- In a large measuring cup, combine milk and vanilla. Add butter and microwave until milk is hot enough to finish melting the butter. Whisk and pour quickly over the bread (you want the butter to be fairly homogeneously distributed).
- Sprinkle with the sugar.
- Bake in a hot oven (about 180 but that depends on your oven) until the whole thing puffs up a bit and the edges of the bread pieces on top start to darken.
- Serve immediately topped with vanilla icecream. (left overs can be warmed again, or eaten cold)
A few days ago, we dined at Cail Bruich. As a wee starter, they served a lovely little veloute that was just perfect for the weather we’ve been having in Glasgow. I was eager to attempt a recreation and mine came out slightly different but equally delicious.
- 1 tsp butter
- 500g of celriac, finely diced.
- 1/2 can of chestnut puree
- 1 generous splash of vegetable bouillon stock or a stock cube
- Splash of double cream or whipping cream
- salt, pepper, and cayenne pepper to taste.
- 1 tart apple, such as Bramley.
- In a pot, melt the butter.
- Add the celriac and allow to soften slightly (it’s okay if it becomes slightly golden, but not brown).
- Add chestnut puree, seasoning, and stock, then cover with water.
- Bring to a boil and simmer until celriac edges become slightly softened.
- Zizz until smooth. Mix in cream.
- Peel and chop apple into tiny dice just before serving. Add a heaped teaspoon of apple (about one quarter of a small apple) to each bowl before serving. Pour in soup.
- Serves four.
The weather in Glasgow at the moment is horrendous. Strong winds, cold rain… and grey skies that make it seem dark by two in the afternoon. Last week we even had hurricane force winds.
Given that weather, all I really want to do is curl up in front of the fire with a warm, hearty bowl of soup. When I was a kid, mom always started supper with a soup in the winter (and sometimes in summer). The game for us kids was to guess the ingredients.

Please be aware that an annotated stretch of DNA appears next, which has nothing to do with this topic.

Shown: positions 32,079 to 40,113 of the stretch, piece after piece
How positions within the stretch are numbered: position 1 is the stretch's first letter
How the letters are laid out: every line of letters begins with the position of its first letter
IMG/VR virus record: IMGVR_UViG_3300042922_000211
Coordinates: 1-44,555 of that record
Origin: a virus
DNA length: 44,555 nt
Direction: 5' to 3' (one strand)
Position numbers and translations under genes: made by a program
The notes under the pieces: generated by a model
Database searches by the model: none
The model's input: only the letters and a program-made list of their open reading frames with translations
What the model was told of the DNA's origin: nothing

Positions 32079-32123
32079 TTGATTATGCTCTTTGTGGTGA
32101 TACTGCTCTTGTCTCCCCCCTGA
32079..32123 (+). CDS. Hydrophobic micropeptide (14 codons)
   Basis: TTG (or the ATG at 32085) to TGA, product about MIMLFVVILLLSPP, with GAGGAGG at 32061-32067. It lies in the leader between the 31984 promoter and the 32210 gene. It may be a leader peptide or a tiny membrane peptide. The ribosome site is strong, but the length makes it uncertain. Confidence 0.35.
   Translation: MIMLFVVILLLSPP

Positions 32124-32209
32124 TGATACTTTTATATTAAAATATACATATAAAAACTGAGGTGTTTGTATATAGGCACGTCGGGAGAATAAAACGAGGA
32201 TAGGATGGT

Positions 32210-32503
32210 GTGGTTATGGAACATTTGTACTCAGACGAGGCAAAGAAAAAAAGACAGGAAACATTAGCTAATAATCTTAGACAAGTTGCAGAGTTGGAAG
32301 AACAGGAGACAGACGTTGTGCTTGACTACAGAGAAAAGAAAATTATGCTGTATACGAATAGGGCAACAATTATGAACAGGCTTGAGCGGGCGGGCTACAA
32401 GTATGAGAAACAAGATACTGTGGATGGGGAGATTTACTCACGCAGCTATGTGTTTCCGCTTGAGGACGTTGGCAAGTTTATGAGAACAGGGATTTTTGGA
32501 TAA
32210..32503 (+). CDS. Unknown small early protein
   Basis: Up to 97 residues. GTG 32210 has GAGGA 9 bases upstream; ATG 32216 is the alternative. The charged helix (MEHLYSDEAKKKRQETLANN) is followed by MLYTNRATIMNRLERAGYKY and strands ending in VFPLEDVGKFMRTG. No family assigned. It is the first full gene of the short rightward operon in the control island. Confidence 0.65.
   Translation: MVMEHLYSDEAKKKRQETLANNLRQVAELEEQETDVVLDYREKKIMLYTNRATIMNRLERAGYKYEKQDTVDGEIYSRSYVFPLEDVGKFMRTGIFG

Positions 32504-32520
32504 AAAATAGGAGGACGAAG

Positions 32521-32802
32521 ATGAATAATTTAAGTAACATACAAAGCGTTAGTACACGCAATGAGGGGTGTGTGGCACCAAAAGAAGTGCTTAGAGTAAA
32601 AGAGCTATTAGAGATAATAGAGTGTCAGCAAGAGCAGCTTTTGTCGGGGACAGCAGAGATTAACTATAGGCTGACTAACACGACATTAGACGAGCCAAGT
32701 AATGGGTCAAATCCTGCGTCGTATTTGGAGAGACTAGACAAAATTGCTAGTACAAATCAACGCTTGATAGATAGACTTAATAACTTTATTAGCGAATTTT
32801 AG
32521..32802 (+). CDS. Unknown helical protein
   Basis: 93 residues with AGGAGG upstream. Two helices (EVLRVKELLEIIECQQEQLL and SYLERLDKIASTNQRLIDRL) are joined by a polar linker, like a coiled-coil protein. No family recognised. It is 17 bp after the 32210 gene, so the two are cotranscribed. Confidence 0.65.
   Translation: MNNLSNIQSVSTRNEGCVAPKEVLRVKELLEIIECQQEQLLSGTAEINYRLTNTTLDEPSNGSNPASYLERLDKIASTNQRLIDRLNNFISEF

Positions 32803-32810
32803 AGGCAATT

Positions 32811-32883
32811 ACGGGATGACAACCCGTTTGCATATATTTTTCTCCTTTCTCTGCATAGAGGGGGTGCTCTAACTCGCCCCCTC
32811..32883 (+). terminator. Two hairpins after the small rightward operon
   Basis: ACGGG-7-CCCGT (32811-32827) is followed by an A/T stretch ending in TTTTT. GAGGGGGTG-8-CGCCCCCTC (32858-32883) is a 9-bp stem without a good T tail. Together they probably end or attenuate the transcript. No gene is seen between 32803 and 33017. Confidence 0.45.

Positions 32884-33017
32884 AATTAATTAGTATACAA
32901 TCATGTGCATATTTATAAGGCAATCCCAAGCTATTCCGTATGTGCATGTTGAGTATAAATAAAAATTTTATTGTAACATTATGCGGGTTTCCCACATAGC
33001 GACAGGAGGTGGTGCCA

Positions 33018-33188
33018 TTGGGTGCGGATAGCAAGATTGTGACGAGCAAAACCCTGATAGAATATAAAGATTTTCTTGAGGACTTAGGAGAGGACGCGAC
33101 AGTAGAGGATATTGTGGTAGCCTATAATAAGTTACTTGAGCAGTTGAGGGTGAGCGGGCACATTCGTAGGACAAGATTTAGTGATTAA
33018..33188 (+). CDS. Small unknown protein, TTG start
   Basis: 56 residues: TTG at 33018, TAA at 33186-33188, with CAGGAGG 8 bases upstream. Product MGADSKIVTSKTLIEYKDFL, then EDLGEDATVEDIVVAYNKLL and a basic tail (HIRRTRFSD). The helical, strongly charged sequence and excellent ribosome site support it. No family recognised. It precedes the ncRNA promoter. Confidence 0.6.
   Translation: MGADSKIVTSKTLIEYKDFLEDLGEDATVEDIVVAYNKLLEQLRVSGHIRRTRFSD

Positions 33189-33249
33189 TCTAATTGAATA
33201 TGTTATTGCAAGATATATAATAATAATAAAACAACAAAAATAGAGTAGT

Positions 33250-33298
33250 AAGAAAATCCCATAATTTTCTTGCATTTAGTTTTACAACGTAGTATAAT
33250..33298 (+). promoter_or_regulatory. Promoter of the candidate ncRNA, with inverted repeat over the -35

If you are trying to lose weight, or ensure you get your 5 a day, then soup is an excellent way to achieve those goals. You can easily make a soup using just vegetables and with very little fat or carbs, while increasing fibre intake.
This week, I made a very nice soup that I wanted to share:
- 1 butternut (or other) squash, halved and seeded.
- 1 onion, quartered.
- 2 carrots
- 1 red bell pepper, quartered and seeded.
- 4 cloves of garlic, peeled
- 1 cup of tomato juice
- seasoning to taste – I used cayenne pepper, paprika, celery salt, and nutmeg.
- Arrange the vegetables on a baking tray.
- Bake vegetables in a medium oven until the edges become dark.
- Remove from oven and remove the peel from from the pepper and the squash.
- Put all the vegetables and seasonings in a blender with the tomato juice.
- Liquidize. (you may need to add a bit more tomato juice to get the desired consistency)
- In a pot, heat the soup once more to the desired temperature.
- Serve with a dollop of yogurt and a piece of rustic bread (if desired).
Roasting the vegetables gives them an earthier flavour and allows you to soften the onion and the squash without adding water for a richer flavour.
As the weather closes in, there’s nothing more tempting than a bowl of stew. Sadly, stew is one of the few things I simply cannot eat – love it but my tummy doesn’t. My way around this is to make stew-ish. I use a better cut of meat than you usually would with stews and so I don’t have to cook it as long. That makes all the difference for me. If you have no problem with stews, replace the chunks of chicken breast with thighs.
I like the reminder of holidays spent in Spain and Portugal so one of my favourite ingredients is a little bit of fresh chorizo sausage. I remove the casing and divide each sausage into three pieces before adding. To make this even quicker, I use canned beans. You can replace these with rice, but I like the added fibre and variety of using beans. Tonight I used two cans of beans: flagolet and adzuki beans.
Spanish Chicken Stewish:
For each person, you will need:
1 small can of beans
- 1 chicken breast
- 1 chorizo sausage
- 1/2 can of stewed tomatos (I also added half a dozen quartered tomatoes because I had them and didn’t want them to go off)
- 1 onion cut into 8ths
- 1 can of water
- Put all of the ingredients in a slow cooker. Mix well. Cover and set on medium.
- Stir occasionally and add more water if needed.
- Cook for an hour then set to low. Serve hot.